User currently offlineTristar2000 From Canada, joined Dec 2000, 274 posts, RR: 0
Reply 10, posted (10 years 3 months 3 weeks 4 days 6 hours ago) and read 8505 times:

ETOPS 330???? Man I didn't know about this one, that's 5.5 hours to a diversion airports, not many places where that applies... I mean if you're in the middle of the atlantic, most of the time, you're 3 hours or less away from each side, so ETOPS 180 and 207 meant you could pratically choose the straight line you wanted if ATC approved it.

Does anyone know where ETOPS 330 could really come in handy???


User currently offlineBlackbird1331 From United States of America, joined Apr 2004, 1893 posts, RR: 0
Reply 11, posted (10 years 3 months 3 weeks 4 days 6 hours ago) and read 8492 times:

My guess would be, over water. Or a place without land.


Cameras shoot pictures. Guns shoot people. They have the guns.
User currently offlineEddieho From Canada, joined Jan 2004, 229 posts, RR: 3
Reply 12, posted (10 years 3 months 3 weeks 4 days 6 hours ago) and read 8475 times:

Has this rule ever been used before? e.g. A plane with one engine would manage to land within 60 minutes.

User currently offlineNorthwest717 From , joined Dec 1969, posts, RR:
Reply 13, posted (10 years 3 months 3 weeks 4 days 6 hours ago) and read 8430 times:

Thanks for all your responses! Now I finally know and can read posts without scratching my head and going, "ETOPS, huh???". LOL. Thanks again!

-Tim  Smile/happy/getting dizzy


User currently offlineOB1783P From United States of America, joined Sep 2003, 326 posts, RR: 0
Reply 14, posted (10 years 3 months 3 weeks 4 days 5 hours ago) and read 8414 times:



OK, we get what the acronym stands for. But "my" question is, what entity earns an ETOPS qualification? Is it an aircraft, or a certain aircraft in a certain airline fleet?

I remember reading in a recent post that TG had had trouble with ETOPS certification, and would thus keep all four-engine fleet over extensive water. Yet TG has never lost an aircraft over water. I would rather fly a TG twin over water than, say, Egyptair, who obviously has a good ETOPS rating.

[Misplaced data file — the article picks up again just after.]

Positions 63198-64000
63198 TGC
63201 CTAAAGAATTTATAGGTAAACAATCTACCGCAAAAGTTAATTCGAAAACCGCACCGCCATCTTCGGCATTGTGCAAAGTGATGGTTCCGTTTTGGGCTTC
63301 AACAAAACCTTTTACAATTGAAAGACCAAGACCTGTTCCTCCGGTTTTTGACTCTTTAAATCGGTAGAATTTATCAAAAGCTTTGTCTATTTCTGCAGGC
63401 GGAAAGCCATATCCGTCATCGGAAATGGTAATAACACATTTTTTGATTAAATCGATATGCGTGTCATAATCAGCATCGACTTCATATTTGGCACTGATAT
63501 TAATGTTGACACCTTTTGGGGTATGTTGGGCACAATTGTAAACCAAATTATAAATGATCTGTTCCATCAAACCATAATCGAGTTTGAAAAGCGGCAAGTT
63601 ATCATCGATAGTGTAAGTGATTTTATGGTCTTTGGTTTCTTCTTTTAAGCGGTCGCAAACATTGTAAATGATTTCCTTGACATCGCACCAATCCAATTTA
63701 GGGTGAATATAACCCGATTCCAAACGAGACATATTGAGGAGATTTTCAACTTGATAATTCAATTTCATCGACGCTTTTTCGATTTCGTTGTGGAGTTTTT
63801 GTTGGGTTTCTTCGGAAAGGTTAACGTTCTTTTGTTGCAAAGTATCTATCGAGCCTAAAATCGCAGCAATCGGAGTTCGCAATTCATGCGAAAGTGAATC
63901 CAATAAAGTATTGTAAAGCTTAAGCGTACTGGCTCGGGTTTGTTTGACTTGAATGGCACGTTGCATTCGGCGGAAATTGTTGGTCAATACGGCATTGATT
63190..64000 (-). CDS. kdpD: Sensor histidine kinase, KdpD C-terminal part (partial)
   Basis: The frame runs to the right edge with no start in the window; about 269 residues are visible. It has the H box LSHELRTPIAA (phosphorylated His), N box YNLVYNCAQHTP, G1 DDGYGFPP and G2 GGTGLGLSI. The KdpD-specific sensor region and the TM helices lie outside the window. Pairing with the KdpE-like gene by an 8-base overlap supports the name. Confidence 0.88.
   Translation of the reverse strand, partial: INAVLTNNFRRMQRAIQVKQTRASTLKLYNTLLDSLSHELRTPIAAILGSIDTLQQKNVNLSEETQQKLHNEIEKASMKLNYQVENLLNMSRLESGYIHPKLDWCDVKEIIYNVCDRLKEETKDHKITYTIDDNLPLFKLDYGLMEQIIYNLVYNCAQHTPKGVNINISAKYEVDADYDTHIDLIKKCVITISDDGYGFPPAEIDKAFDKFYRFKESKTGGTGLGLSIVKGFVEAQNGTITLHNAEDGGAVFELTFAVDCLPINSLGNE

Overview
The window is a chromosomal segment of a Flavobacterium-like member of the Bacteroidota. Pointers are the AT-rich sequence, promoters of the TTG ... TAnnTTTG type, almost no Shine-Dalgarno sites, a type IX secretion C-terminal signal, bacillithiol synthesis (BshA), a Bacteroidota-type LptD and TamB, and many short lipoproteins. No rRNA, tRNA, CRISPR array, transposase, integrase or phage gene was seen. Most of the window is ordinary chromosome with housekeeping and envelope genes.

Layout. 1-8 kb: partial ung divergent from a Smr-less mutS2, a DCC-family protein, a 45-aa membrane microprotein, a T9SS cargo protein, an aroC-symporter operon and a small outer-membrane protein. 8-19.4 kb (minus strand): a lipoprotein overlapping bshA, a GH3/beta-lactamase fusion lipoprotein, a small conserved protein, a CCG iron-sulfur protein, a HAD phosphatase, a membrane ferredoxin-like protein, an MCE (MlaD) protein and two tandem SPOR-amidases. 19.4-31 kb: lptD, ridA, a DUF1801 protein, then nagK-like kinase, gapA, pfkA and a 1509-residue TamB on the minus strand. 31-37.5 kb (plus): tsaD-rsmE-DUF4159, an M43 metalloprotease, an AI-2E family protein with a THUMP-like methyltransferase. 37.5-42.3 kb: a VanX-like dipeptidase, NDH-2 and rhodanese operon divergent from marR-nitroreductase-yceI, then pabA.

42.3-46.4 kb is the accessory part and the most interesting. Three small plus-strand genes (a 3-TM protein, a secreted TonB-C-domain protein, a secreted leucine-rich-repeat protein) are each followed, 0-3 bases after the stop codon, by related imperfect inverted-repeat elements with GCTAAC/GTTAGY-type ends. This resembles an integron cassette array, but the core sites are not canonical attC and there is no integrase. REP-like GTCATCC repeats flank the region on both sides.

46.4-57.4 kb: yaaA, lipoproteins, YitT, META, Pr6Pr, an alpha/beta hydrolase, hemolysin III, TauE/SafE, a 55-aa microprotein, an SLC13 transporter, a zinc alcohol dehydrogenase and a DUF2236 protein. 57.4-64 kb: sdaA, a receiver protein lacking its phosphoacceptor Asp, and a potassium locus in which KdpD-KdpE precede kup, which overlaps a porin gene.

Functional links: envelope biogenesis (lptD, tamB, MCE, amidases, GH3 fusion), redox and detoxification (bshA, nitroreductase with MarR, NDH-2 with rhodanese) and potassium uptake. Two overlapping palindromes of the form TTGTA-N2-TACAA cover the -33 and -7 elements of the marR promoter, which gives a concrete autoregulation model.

This is getting very interesting...







I've flown thousands of miles and I can tell you it's a lot safer than crossing the street!
User currently offlineLtbewr From United States of America, joined Jan 2004, 13088 posts, RR: 12
Reply 15, posted (10 years 3 months 3 weeks 4 days 5 hours ago) and read 8388 times:

Very long range ETOPS could be used over the Pacific, Indian Oceans, South Atlantic and overflying land areas such as the Middle East, Parts of Africa, Russia/Asia where few if any safe airports or ones that can handle some aircraft models.

User currently offlineBlackbird1331 From United States of America, joined Apr 2004, 1893 posts, RR: 0
Reply 16, posted (10 years 3 months 3 weeks 4 days 5 hours ago) and read 8376 times:

The airline does not get the certificate, the airplane does, well, its manufacturer. Boy, will I hear it now.


Cameras shoot pictures. Guns shoot people. They have the guns.
User currently offlineDfwRevolution From United States of America, joined Jan 2010, 970 posts, RR: 51
Reply 17, posted (10 years 3 months 3 weeks 4 days 4 hours ago) and read 8322 times:

ETOPS 330???? Man I didn't know about this one, that's 5.5 hours to a diversion airports, not many places where that applies..

ETOPS 330 has not yet been approved, but Boeing has performed all the necessary testing to obtain certification for this protocal. I believe the 773ER prototype was used for these test. It comes in handy over the south pacific and polar routes.


User currently offlineSNBA319 From Netherlands, joined Oct 2003, 298 posts, RR: 0
Reply 18, posted (10 years 3 months 3 weeks 4 days 3 hours ago) and read 8277 times:

what about that Transat A-3something, that landed without engine power on one of the islands of the Azores...? Was it ETOPS-certified, bound to be...but how many minutes??

User currently offlineTsentsan From Singapore, joined Jan 2002, 2016 posts, RR: 15
Reply 19, posted (10 years 3 months 3 weeks 4 days 2 hours ago) and read 8231 times:

Eddieho:

I think one of the most famous examples of ETOPS where an aircraft had to run on one engine to the nearest airport, was the engine shutdown on a UA 777 from AKL to LAX or SFO... the 777 flew slightly more than 180 mins on 1 engine to reach her diversion airport.




NO URLS in signature